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Why people should stop calling for death penalty for rapists

The knee-jerk reaction to public anger against the Kathua rape and murder case in the form of an ill-conceived ordinance needs deeper analysis.

 |  6-minute read |   06-05-2018
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Paul Taggart right said that populism has an essential chameleonic quality that means it always takes on the hue of the environment in which it occurs. Populism emanates from democracy itself. As Gianfranco Pasquino notices, democracy has no automatic barriers against populism. Populism, as explained by Fareed Zakaria, is a form of illiberal democracy.

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The knee-jerk reaction of the Indian government to deal with the exigencies arising from the Kathua rape and murder case by bringing an ill-conceived ordinance in complete haste needs deeper analysis. It is an unscrupulous attempt by the Indian government to satiate public outcry that followed the gruesome crime by brushing under the carpet, the communal undertone associated with the crime.

In the Kathua case, the ultimate aim of the rapists was to instil terror in the minority community Bakarwals so as to scare them away from the Hindu majority region. The criminal intent that led to such a horrendous crime needs to be seen in light of the popular discourse that many Hindu nationalist leaders have been propagating for a really long time.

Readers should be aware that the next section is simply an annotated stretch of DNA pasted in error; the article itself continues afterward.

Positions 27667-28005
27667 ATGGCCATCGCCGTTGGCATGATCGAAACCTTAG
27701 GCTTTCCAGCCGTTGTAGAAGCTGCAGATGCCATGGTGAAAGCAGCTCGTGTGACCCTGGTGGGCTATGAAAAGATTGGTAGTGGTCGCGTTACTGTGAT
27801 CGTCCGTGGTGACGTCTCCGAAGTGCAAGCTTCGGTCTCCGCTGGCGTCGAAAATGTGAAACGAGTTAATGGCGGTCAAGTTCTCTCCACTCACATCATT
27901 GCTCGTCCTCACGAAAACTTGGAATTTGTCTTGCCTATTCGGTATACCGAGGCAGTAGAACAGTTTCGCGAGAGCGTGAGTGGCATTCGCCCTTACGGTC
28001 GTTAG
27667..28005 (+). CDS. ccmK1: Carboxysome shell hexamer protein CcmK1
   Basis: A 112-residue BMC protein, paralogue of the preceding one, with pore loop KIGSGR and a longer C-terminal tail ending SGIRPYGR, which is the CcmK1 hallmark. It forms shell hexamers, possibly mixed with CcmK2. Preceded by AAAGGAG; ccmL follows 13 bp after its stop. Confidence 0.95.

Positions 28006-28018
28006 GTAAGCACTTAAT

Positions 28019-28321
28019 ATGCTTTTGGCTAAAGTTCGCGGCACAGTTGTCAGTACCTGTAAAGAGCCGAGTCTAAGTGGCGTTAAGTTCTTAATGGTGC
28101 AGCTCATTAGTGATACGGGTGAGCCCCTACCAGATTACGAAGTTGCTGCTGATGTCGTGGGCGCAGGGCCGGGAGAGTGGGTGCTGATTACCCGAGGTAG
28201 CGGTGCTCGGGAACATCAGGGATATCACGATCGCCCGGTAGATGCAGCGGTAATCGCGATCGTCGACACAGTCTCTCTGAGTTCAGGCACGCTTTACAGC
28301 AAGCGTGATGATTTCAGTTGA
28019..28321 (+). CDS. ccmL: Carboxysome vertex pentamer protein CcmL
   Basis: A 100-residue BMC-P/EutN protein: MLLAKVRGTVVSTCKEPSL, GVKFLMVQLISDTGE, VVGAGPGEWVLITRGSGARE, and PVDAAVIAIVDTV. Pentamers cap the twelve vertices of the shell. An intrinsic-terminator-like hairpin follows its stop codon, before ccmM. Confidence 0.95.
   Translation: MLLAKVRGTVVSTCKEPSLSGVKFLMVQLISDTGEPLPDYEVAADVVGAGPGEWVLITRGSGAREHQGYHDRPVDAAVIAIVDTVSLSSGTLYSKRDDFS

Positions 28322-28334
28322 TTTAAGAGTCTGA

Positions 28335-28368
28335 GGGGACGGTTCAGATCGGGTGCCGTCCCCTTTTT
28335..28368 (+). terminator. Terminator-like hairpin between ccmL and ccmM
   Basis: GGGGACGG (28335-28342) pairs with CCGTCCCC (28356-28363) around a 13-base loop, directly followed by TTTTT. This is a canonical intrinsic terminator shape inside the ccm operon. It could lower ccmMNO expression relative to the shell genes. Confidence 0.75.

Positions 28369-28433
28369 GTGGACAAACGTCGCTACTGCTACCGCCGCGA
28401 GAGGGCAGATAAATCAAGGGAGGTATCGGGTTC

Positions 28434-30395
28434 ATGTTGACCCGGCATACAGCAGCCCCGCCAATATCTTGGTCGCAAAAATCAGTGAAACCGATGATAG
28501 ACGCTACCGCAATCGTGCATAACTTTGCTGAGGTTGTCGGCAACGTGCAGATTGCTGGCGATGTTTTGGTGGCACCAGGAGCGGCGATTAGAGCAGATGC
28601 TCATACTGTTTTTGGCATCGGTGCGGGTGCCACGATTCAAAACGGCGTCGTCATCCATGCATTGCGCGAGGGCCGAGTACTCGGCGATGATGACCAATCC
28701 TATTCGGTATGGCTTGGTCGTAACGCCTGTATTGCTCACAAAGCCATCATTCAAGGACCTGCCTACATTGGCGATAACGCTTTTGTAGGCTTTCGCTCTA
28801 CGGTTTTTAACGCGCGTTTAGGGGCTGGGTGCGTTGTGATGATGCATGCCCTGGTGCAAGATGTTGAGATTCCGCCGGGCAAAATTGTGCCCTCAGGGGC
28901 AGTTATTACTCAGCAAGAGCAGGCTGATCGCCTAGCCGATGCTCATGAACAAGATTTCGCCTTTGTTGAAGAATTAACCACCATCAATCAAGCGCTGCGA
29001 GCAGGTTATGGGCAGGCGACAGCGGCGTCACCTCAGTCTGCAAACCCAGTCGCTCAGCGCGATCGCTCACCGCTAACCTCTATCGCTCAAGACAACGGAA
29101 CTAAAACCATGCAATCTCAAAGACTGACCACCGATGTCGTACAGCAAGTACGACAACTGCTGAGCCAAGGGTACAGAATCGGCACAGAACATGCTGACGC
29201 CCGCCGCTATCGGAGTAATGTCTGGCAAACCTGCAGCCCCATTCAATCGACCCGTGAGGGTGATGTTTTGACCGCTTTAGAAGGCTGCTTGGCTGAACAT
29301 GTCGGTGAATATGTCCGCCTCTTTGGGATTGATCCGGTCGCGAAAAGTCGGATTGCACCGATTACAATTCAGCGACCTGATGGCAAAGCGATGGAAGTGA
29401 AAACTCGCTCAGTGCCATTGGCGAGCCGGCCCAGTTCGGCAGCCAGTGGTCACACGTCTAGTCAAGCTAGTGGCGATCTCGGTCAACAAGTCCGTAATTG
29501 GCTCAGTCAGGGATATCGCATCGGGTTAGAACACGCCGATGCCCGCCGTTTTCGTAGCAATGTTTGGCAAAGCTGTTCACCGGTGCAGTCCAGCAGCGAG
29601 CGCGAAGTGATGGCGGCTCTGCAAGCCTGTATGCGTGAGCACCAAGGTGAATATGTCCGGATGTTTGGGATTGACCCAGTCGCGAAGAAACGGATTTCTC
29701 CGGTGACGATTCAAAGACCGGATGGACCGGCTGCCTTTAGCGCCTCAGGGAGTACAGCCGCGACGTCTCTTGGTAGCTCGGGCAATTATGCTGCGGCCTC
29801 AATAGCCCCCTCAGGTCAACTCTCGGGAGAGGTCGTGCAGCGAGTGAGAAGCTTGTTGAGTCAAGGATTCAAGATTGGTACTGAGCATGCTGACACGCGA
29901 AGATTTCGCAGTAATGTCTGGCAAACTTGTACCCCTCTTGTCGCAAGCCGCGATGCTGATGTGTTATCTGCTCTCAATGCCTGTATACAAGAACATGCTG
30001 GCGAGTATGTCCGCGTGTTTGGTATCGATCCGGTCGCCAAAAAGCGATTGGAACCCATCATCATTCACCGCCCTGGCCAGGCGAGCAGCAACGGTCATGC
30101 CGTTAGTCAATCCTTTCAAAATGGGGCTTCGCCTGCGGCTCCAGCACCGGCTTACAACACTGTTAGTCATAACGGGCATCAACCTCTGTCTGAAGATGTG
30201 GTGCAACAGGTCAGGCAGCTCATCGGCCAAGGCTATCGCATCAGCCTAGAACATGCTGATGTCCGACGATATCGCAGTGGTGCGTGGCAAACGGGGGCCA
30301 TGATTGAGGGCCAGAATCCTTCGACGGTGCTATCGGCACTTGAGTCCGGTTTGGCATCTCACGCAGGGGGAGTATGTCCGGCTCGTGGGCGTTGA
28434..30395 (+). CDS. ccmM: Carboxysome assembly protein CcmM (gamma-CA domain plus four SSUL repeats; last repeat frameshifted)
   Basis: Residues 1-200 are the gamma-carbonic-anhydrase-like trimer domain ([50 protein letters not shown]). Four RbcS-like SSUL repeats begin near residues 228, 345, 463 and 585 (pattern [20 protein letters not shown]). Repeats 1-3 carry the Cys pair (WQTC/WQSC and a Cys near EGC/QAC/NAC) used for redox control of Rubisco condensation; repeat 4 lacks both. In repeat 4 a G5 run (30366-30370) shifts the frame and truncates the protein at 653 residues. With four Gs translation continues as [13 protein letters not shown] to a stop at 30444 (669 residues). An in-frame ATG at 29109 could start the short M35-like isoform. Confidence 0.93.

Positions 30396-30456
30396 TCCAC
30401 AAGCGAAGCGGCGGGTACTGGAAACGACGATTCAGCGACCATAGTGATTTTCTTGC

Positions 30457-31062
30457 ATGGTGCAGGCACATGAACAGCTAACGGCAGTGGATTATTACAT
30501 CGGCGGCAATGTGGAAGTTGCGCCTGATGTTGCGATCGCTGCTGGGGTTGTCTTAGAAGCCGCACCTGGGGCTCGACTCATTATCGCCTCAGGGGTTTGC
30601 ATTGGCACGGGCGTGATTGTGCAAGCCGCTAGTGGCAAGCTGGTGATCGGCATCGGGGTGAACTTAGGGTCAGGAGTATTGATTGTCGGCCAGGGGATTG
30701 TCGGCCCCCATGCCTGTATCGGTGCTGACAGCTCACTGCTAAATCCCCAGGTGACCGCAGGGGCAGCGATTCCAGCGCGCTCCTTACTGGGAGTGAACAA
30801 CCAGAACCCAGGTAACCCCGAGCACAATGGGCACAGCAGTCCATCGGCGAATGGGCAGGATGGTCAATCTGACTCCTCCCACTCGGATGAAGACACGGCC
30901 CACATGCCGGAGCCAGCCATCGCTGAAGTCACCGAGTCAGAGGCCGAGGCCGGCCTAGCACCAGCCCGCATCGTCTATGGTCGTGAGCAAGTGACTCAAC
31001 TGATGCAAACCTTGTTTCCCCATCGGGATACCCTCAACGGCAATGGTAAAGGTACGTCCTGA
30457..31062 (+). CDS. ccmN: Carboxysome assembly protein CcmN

Controversial journalist Suresh Chavhanke, who heads Sudarshan TV and a fringe Hindu group called Rashtra Nirman Sangathan was part of a Bharat Bachao Rathyatra, which started from Jammu. "It is important to control population, but it's crucial to control the imbalance in population," Chavhanke said. "The imbalance is that despite giving out Pakistan on the basis of religion, there is an increase of mini Pakistans in India and should be stopped," the former Rashtriya Swayamsevak Sangh (RSS) worker told a crowd of 300 people. This was amid heavy applause and chants of "Bharat Mata Ki Jai".

The bottom line of such a discourse is that the Muslim-majority Kashmir has plans of changing the demography of Hindu-majority Jammu. The infiltration by Rohingya Muslims also met with similar discontent.

Situating the crime in its socio-political context, it is evident that the crime was not directed towards a girl, it was an attempt to inform the Bakarwals that they needed to mend their ways.

Bakarwal (or Gujjar-Bakarwal) is a mostly-Sunni Muslim nomadic tribe based in the Pir Panjal and Himalayan mountains of South Asia. They are mainly goatherds and shepherds.

In the absence of land records with local municipal, Hindus consider Gujjars-Bakarwals as "land grabbers" and have a disdainful attitude towards them. It is when these attitudes are fanned that they translate into such horrendous crimes, the details of which can shock the conscience of any nation to the core.

I am concerned why the invocation of section 153 A of the Indian Penal Code, which makes promoting enmity between different groups on grounds of religion, race, place of birth, residence, language, punishable, is not being deliberated upon in this case. According to reports of National Crime Records Bureau (NCRB), 336 cases related to offences promoting enmity between different groups on the lines of religion, race, place of birth were registered in 2014. The number has risen to 475 in the year 2016, an increase of over 41 per cent.

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Hate crimes cannot be brushed under the carpet as they have the power to eat up the social fabric of the society. It needs to be succinctly pointed out that nationalism, sexism, and religion do not act independently of each other. These categories interact at multiple levels to create the system of oppression, a glimpse of what we witnessed in the Kathua case.